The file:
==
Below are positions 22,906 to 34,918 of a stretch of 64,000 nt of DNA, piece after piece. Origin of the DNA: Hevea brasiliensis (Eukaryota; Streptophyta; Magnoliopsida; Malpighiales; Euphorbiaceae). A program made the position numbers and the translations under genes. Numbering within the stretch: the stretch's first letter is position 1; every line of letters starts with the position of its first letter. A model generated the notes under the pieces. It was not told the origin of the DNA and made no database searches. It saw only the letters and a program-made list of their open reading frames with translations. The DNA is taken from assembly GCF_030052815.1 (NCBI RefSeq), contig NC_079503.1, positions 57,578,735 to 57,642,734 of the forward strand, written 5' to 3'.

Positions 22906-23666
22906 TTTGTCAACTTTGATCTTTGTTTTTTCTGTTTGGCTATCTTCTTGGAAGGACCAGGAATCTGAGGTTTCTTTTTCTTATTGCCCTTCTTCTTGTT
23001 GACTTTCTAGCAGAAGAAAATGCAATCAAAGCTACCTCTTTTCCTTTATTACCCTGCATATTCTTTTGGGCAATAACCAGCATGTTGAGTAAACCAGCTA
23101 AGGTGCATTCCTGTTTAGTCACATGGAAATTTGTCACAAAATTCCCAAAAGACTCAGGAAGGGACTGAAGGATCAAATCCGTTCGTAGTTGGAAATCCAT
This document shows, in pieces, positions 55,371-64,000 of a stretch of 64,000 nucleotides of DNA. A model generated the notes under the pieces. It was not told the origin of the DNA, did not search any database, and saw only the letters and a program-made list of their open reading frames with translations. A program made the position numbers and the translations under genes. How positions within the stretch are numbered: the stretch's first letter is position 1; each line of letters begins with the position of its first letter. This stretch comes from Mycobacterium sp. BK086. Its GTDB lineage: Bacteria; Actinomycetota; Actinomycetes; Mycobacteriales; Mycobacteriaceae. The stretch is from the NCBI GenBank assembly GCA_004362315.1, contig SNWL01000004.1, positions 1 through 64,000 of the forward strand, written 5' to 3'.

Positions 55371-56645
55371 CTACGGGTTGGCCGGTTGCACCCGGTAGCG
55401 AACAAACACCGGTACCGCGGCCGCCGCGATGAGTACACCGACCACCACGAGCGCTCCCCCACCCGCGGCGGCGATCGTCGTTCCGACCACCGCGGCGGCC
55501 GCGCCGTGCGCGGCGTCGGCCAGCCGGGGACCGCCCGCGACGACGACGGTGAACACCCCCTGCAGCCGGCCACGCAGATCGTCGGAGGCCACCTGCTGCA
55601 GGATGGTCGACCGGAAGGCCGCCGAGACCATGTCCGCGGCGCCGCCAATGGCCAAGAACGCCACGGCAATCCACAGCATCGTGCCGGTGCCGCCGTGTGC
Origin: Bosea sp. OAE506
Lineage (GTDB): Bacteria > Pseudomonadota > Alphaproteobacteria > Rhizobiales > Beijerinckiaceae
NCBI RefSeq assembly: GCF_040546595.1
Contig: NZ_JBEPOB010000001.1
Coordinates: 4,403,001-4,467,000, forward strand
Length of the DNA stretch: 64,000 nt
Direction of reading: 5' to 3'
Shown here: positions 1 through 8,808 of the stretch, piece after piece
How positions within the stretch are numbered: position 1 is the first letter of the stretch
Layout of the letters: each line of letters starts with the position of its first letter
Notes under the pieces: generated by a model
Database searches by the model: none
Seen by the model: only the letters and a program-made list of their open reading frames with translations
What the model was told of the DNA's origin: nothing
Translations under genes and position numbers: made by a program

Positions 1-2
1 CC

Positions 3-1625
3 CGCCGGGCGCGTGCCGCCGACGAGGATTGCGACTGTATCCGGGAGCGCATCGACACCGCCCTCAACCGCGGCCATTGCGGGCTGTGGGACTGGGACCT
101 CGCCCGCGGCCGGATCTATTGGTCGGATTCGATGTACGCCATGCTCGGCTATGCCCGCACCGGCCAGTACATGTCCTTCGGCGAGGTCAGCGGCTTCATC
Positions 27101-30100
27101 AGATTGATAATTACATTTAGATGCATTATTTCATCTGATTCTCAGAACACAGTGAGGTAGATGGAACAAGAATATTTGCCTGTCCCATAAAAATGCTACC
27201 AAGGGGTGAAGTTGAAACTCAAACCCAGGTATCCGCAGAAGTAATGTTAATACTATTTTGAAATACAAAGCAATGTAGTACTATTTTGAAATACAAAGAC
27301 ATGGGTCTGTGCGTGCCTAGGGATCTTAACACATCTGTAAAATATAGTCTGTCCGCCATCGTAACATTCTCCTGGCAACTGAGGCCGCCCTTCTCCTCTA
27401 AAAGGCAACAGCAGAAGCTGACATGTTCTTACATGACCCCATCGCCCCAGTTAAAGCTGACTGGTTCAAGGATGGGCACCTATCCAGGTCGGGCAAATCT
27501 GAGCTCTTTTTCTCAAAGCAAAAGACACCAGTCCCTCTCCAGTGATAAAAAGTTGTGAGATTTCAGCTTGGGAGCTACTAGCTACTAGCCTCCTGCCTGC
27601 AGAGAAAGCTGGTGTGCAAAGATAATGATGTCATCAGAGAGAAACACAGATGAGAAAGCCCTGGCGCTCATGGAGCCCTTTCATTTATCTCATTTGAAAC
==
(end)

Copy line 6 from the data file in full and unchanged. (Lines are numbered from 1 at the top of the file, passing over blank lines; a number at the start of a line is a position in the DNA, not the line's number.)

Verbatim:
This document shows, in pieces, positions 55,371-64,000 of a stretch of 64,000 nucleotides of DNA. A model generated the notes under the pieces. It was not told the origin of the DNA, did not search any database, and saw only the letters and a program-made list of their open reading frames with translations. A program made the position numbers and the translations under genes. How positions within the stretch are numbered: the stretch's first letter is position 1; each line of letters begins with the position of its first letter. This stretch comes from Mycobacterium sp. BK086. Its GTDB lineage: Bacteria; Actinomycetota; Actinomycetes; Mycobacteriales; Mycobacteriaceae. The stretch is from the NCBI GenBank assembly GCA_004362315.1, contig SNWL01000004.1, positions 1 through 64,000 of the forward strand, written 5' to 3'.